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Nausea and Vomiting in pregnancy (NVP) and Hyperemesis Gravidarum (HG)

Many pregnant women feel sick (nausea) and, or may vomit during early pregnancy. This can vary from mild to moderate and still be considered part of the normal experience of pregnancy. In mild and moderate NVP women are still able to eat and drink. Around 7 in 10 pregnant women will experience NVP, but they usually feel better after the first trimester.

When nausea and vomiting become severe, lasting for more than a few days, women will find it hard to eat or drink enough. This severe nausea and vomiting in pregnancy is called Hyperemesis Gravidarum (HG). Around 1 in 100 pregnant women will experience HG, although this number may be higher. It may lead to dehydration (lack of fluid in the body) and cause weight loss and vitamin deficiencies.

Managing NVP at home:

I suggest these simple strategies to manage the common symptoms of NVP.

Take it easy: Interventions to improve nausea and fatigue include modification of working patterns, exercise, day time sleeps and an earlier bedtime. Rest and avoid physical exertion.

Follow your instincts: Eating small quantities of food (grazing) more frequently throughout the day may help. Avoid one big heavy meal. Some food preparations and strong food smells can worsen your feeling- stay away from them.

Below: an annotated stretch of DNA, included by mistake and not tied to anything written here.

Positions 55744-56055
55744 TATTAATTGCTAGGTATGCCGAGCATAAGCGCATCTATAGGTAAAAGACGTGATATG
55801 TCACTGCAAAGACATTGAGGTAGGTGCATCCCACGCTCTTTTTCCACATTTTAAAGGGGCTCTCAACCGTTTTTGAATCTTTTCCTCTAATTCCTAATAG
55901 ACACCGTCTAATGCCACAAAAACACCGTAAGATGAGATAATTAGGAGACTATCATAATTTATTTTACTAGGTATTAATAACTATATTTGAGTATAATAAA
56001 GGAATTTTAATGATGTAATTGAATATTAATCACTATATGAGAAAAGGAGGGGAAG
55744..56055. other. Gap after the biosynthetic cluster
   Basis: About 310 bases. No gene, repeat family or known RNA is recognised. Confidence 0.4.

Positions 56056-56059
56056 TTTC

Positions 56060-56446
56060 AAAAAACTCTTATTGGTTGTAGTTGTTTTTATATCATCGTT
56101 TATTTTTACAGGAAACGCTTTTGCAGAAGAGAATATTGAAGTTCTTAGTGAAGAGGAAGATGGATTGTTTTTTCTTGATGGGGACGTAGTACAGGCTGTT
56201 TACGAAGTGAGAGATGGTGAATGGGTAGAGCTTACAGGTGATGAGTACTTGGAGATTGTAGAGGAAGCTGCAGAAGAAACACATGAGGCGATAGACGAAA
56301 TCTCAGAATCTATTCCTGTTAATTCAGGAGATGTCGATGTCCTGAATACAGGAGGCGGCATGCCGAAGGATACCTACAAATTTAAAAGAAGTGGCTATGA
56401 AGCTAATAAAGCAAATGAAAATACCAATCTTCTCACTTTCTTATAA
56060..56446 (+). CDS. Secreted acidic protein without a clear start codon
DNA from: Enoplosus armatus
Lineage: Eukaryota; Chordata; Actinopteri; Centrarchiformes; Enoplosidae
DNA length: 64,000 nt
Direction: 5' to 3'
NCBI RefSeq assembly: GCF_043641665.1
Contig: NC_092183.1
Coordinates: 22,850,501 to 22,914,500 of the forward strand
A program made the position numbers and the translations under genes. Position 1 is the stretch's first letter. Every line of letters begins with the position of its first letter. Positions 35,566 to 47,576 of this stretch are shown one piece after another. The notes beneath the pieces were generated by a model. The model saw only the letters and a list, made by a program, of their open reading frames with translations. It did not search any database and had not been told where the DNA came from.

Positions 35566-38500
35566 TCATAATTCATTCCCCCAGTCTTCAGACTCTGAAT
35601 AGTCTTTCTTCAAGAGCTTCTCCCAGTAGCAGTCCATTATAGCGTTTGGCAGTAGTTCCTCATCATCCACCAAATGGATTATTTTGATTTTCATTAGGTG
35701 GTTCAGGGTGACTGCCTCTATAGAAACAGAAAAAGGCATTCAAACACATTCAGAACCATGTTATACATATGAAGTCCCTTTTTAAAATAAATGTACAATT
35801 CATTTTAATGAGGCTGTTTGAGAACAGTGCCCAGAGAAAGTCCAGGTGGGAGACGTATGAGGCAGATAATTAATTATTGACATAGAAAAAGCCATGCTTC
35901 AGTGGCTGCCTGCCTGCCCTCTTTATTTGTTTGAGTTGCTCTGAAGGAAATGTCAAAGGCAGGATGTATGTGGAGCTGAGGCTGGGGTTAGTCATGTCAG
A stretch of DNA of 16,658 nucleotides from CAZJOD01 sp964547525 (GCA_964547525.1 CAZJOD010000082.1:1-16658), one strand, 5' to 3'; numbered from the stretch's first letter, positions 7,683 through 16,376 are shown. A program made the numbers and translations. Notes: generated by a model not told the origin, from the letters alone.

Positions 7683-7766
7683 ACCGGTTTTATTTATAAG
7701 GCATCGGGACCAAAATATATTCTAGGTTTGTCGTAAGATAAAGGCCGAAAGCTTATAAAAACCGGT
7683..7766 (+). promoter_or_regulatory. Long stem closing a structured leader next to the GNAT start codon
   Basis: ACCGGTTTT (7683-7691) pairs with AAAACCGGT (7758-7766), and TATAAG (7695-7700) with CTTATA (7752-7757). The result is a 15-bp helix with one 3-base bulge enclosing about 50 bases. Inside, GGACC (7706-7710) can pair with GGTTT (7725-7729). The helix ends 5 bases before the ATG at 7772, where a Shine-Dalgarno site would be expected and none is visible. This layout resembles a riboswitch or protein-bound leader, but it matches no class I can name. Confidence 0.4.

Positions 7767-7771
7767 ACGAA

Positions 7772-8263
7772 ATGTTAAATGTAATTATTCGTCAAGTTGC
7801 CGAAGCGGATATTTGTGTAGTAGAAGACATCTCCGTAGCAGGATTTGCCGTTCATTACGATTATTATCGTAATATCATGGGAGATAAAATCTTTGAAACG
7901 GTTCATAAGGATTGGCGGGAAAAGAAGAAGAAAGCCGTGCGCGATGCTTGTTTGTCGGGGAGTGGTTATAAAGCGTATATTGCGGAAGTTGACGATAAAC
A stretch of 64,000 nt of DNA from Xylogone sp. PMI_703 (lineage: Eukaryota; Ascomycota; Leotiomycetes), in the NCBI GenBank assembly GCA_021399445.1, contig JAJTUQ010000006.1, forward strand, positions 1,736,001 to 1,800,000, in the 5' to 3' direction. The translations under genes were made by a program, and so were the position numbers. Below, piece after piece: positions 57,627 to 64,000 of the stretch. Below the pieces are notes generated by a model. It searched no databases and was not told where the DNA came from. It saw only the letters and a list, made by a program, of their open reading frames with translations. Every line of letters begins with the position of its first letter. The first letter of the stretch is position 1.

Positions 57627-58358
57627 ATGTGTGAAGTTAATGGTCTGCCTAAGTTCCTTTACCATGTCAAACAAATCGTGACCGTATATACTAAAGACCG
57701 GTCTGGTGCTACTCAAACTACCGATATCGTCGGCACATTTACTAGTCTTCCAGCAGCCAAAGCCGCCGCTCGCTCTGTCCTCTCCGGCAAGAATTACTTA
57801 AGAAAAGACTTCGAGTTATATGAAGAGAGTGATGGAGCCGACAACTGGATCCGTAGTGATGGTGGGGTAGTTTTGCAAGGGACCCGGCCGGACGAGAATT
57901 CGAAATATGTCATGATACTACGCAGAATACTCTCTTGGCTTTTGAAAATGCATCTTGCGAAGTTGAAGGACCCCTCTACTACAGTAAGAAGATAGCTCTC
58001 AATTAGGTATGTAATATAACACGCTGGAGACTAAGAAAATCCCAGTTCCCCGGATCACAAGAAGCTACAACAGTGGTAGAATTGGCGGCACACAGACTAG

Up your fluids: It is important to increase your intake of fluids, and this can include sports drinks or soft drinks which may provide some extra calories and salts to replace what is being lost.

Choose the right multivitamins: You may find that you are not able to tolerate your usual pregnancy multivitamins. It is important to at least take a Folic acid supplement as this will help to reduce the risk of your baby developing a neural tube defect (spina bifida). Vitamin B1, B6 (pyridoxine) and B12 supplements are also recommended as they can help reduce nausea. Avoid multivitamins with Iron as they can worsen NVP.

Things to try: Ginger brewed into a tea, or purchased as a supplement from your chemist or health food store can be tried. When taken four times daily, it can help relieve some of the nausea.

HG or NVP not manageable at home

Discuss with your doctor: If you are vomiting you may need to take prescription medications. prescribed by your GP or Obstetrician. These medications have been used safely in pregnancy for many years.

Some women need to be seen at the hospital facility to be given IV fluids. You may need to be admitted (stay in) hospital if you do not respond to medication, you are losing weight or can’t keep enough fluid down and become dehydrated.

Does HG and nausea and NVP affect your baby?

Your baby gets its food from your body even though you may not be eating much when feeling nauseous or vomiting.

If you become dehydrated it could affect your baby so it’s important you receive treatment and fluids. Some babies of women with HG may have a low birth weight when born. However, not all babies will have this problem.

Dr Mansoor is happy to discuss things further and support you and your family with any pregnancy issues that you encounter.


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